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Frankie811

Downtown Condo Market

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The site recorded 250 visitors within 48 hours of the event. (110)

hehehehe I wonder how many, if not all those hits were from people from this forum :D

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I wonder how many, if not all those hits were from people from this forum  :D

<{POST_SNAPBACK}>

It wasn't me, it wasn't me!! :D

Seriously, though, that article is very encouraging. After I read no Westin units had sold yet, I was starting to get worried...

- Garris

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although.. the westin has almost 2 yrs

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That's right... people should be inquiring soon, but you probably won't see too many sales until the project is being visibly constructed, and there are a few tours of an apartment... also, I don't know about you, but the idea of having hotel service at your condo sounds unbelievably expensive... I bet a lot of people are thinking the same.

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although.. the westin has almost 2 yrs

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They have a "VIP" event for prospective buyers on 9/24/09 with a "virtual tour".

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They have a "VIP" event for prospective buyers on 9/24/09 with a "virtual tour".

<{POST_SNAPBACK}>

09?

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09?

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Woops....This Saturday!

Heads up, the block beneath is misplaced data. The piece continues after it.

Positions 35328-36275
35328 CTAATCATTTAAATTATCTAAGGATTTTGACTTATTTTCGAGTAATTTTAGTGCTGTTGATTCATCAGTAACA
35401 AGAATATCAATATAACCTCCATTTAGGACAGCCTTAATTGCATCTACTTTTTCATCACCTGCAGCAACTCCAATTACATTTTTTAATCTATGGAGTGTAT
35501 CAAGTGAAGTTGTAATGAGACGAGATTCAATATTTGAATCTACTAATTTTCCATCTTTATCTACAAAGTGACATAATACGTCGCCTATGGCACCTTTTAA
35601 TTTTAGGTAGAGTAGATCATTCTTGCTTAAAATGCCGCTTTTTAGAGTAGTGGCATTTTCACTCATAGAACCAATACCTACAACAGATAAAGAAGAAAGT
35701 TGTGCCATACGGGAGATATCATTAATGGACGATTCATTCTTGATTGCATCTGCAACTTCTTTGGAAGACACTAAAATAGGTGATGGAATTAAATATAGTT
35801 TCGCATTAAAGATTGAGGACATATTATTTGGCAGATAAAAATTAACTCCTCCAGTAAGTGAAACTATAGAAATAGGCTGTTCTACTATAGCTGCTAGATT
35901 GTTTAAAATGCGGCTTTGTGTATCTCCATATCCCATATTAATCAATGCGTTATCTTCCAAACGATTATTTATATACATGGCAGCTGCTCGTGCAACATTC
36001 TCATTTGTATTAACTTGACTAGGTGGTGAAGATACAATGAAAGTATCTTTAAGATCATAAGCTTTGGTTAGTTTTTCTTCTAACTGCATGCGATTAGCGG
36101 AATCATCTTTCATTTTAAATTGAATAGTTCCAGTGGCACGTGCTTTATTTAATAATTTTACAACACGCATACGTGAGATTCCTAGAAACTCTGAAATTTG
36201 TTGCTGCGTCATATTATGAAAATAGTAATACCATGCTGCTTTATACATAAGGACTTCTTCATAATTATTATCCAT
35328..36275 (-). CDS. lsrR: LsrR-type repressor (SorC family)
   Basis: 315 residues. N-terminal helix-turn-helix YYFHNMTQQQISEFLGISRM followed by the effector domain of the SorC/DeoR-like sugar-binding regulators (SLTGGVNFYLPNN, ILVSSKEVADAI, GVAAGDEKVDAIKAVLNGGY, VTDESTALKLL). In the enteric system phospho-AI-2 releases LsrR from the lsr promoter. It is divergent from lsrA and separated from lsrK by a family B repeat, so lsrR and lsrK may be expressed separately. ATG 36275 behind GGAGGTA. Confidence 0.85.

I am in Providence that weekend and will gather as much info as possible

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Folks, take this interview to the bank. I don't know virtually anything about Gilbane or his company, but this is finally someone with a national perspective who sounds like they've got the perfect take on the RI market, the RI economy vs the national market, and the national economy. Everything in this interviews rings as 100% genuine and true.

Nice find Frankie. Thanks.

- Garris

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Interesting that he mentioned Portsmouth. Portsmouth was actually where I orignally had planned to move when I left New York. My boyfriend and I were all ready to make an exploratory trip up there when at the last minute I decided it was crazy, it was just as expensive as Boston and we would likely need to buy two cars on top of that. So litterally 2 days before going to Portsmouth we (I) decided we should check out Providence instead.

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Folks, take this interview to the bank. I don't know virtually anything about Gilbane or his company, but this is finally someone with a national perspective who sounds like they've got the perfect take on the RI market, the RI economy vs the national market, and the national economy. Everything in this interviews rings as 100% genuine and true.

Nice find Frankie. Thanks.

- Garris

Interesting. When the Mrs. and I were touring the city with a Matt's real-estate guy last month, we couldn't help noting how much condo conversion is going on -- seemed like every neighborhood that had any three-deckers or other multi-family buildings, they were all being converted to condos. The agent said there was a lot of buy-convert-flipping going on.